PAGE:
1. Agriculture World

Fertilizer Prices make a New Record with 43% Surge as Supplies Tighten

According to Bloomberg Intelligence, production interruptions and tight global supplies are driving the increase.

Binita Kumari
Picture Credits: Bloomberg
Picture Credits: Bloomberg

Fertilizer prices are continuing to rise to new highs as a result of Russia's invasion of Ukraine, which threatens a large amount of the world's fertilizer supply, raising concerns about rising global food inflation.

The price of nitrogen fertilizer ammonia soared 43 percent to $1,625 a metric ton in Tampa on Friday, setting a new high for the 29-year-old index. According to Bloomberg Intelligence, production interruptions and tight global supplies are driving the increase. The war is driving up the cost of natural gas, which is the primary ingredient in most nitrogen fertilizers, causing some European companies to reduce output.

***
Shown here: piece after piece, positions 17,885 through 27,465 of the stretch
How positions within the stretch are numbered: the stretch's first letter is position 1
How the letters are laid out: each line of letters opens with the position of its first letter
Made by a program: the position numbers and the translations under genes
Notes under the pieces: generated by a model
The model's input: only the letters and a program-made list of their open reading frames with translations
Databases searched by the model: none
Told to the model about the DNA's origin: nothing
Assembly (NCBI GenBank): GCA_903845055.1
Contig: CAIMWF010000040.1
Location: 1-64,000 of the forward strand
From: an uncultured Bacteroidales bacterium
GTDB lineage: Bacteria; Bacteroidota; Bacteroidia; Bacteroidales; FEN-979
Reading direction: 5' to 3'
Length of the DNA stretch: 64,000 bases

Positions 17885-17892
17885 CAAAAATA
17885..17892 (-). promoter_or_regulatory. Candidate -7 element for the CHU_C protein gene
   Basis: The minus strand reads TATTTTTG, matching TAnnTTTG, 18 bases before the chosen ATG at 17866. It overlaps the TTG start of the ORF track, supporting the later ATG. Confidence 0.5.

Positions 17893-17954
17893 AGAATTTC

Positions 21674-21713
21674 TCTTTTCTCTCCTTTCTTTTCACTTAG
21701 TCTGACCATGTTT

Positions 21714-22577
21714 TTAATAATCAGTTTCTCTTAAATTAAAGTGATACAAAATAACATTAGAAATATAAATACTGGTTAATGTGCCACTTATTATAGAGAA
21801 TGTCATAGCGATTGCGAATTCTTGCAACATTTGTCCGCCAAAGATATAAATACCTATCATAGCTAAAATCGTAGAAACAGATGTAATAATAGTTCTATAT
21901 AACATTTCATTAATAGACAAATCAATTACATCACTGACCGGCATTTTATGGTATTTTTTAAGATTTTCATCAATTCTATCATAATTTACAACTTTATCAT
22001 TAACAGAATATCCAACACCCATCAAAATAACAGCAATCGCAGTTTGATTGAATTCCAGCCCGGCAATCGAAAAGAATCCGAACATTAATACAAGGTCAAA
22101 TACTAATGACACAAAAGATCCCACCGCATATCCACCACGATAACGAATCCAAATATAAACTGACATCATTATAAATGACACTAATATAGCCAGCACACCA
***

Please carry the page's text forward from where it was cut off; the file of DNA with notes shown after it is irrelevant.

Markets are also concerned that possible sanctions on Russia, which is a key low-cost exporter of virtually every major crop nutrient, might disrupt global commerce. According to Trade Data Monitor and Bloomberg's Green Markets, the country accounted for over a fifth of fertilizer exports in 2021. Russia has encouraged domestic fertilizer companies to cut back on exports, fueling fears of a supply deficit.

At the same time, prices for key crops such as wheat, corn, and soybeans are skyrocketing, and a war in one of the world's breadbaskets threatens to feed millions more people. Increasing agriculture input expenses, such as fertilizer, might push food prices further higher.

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